Studies have found more than 40 percent of Cymbalta patients suffered withdrawal after quitting the medicine, the consumers said in court filings.

Pharma Guy's insight:

Lilly disclosed on warning labels in Europe that 45 percent of users reported experiencing some withdrawal symptoms after they stopped taking the drug, the patients said in court filings. Why only in Europe? What's FDA say about this?

This may be a case where side effects are more frequent in real life than in clinical trials that only last for a few weeks -- see here:

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▶ Boehringer Ingelheim and Eli Lilly and Company Diabetes Awareness Video - YouTube

Diabetes is a common medical condition affecting 382 million people today; and that number is on the rise. Without careful management, diabetes can lead to s...
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Big Pharma exec turned Whistleblower - YouTube

Big Pharma exec turned Whistleblower - YouTube | Pharmaguy's Insights Into Drug Industry News |

Dr. John Rengen Virapen, former Eli Lilly & Co executive who after 35 years of service decided to quit and speak out about Big Pharma's method for profit and the benefit of symptomatic diseases that people live with for the duration of their lives. This is a video that was uploaded to Youtube on Jul 15, 2009.

Pharma Guy's insight:

I interviewed Dr. Virapen about the allegations he made in his book "Side Effects: Death" in 2007. Listen to that podcast here.

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Drug Industry Document Archive - Off-Label Marketing of Zyprexa

Drug Industry Document Archive - Off-Label Marketing of Zyprexa | Pharmaguy's Insights Into Drug Industry News |

The documents in this collection are a portion of those produced in a class action court case that alleged Eli Lilly withheld data on adverse effects such as weight gain and diabetes and participated in off-label marketing of the drug. The documents were first obtained and made public in 2006 by, expert consultant Dr. David Egilman, attorney Jim Gottstein, and journalists Philip Dawdy and Alex Berenson. After a legal battle over public access, the documents were un-sealed and allowed to remain in the public domain.  These documents highlight Lilly's marketing strategy of influencing key opinion leaders and its attempts to control the research, the scientific literature and regulatory product labeling to minimize information on adverse effects.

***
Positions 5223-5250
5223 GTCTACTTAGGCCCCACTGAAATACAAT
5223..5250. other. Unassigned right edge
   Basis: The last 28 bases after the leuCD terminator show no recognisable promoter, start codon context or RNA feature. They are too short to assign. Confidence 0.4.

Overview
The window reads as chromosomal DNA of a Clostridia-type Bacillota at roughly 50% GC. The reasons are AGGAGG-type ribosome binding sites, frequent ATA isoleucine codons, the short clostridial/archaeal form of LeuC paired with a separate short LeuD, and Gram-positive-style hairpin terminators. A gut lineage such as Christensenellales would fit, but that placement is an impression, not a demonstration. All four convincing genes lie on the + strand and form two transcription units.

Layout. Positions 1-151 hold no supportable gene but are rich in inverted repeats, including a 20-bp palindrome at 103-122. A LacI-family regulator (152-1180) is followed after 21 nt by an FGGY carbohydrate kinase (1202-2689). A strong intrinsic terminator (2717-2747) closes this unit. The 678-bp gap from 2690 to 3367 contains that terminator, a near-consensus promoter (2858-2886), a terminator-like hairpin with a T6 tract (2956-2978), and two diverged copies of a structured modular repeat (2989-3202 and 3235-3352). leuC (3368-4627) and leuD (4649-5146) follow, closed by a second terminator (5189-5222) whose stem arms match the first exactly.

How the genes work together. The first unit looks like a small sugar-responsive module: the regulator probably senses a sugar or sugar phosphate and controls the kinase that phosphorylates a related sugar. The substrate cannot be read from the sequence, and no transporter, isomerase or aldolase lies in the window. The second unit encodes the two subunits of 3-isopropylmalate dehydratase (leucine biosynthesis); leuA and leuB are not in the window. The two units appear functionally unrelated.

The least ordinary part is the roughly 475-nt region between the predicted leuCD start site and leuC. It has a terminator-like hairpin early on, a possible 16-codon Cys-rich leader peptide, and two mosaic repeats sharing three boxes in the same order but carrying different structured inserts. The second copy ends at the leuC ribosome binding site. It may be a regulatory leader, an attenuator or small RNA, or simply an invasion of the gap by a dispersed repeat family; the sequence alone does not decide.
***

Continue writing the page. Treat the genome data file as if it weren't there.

Pharma Guy's insight:

This database of documents is interesting, especially in light of FDA's new draft guidance on the distribution of off-label reprints. For more on that, read 

FDA Issues More Guidance Regarding Distribution of Reprints. Is It "Fair and Balanced?"
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Former Lilly President Says Stories of Demise of Sales Reps are “Greatly Exaggerated”

Former Lilly President Says Stories of Demise of Sales Reps are “Greatly Exaggerated” | Pharmaguy's Insights Into Drug Industry News |

Ever wish you could pick the brain of a pharma insider who not only has deep knowledge of the pharmaceutical industry, but also has their pulse on Washington?


That was exactly what Matt Wallach, co-founder and president of Veeva, did during his company’s annual Veeva Summit held in Philadelphia earlier this week when he interviewed pharmaceutical and healthcare industry expert Alex Azar in a fireside-type chat in front of more than 1,300 attendees.


Azar, who most recently served as president of Lilly USA before leaving in January to pursue other professional opportunities, also has extensive experience in the public health sector, having served first as general counsel of the U.S. Department of Health & Human Services, before becoming deputy secretary under Mike Leavitt.


Here are some brief snippets of what he had to say about the future of the sales representative:


“Stories about the death of the sales rep are greatly exaggerated,” said Azar.


He believes that in many instances the sales rep position is still the highest ROI tactic for many brands.


“As a corporate leader, there is nothing like when a sales rep goes on vacation and you get a call from the doctor’s office asking, ‘what happened to our rep?’” he said. “These people are intimately involved in helping physicians with caring for their patients.”


The problem, Azar says, can be access.


“Access [to doctors] is getting worse, but it’s not as bad as some suggest, especially if you are an established pharmaceutical company,” he said.


Azar relayed an example of how when he was with Lilly, the company created a suite of interactions to test how influential they could be at reaching physicians that categorically were considered “white space”—those that were never called on by a rep.


Over a period of six months, Lilly engaged the physician in a variety of touch points—peer-to-peer videos, direct mail, email, etc. He said the company was able to convert 18% of those who never saw a rep from its bottom tier to its top tier of advocacy.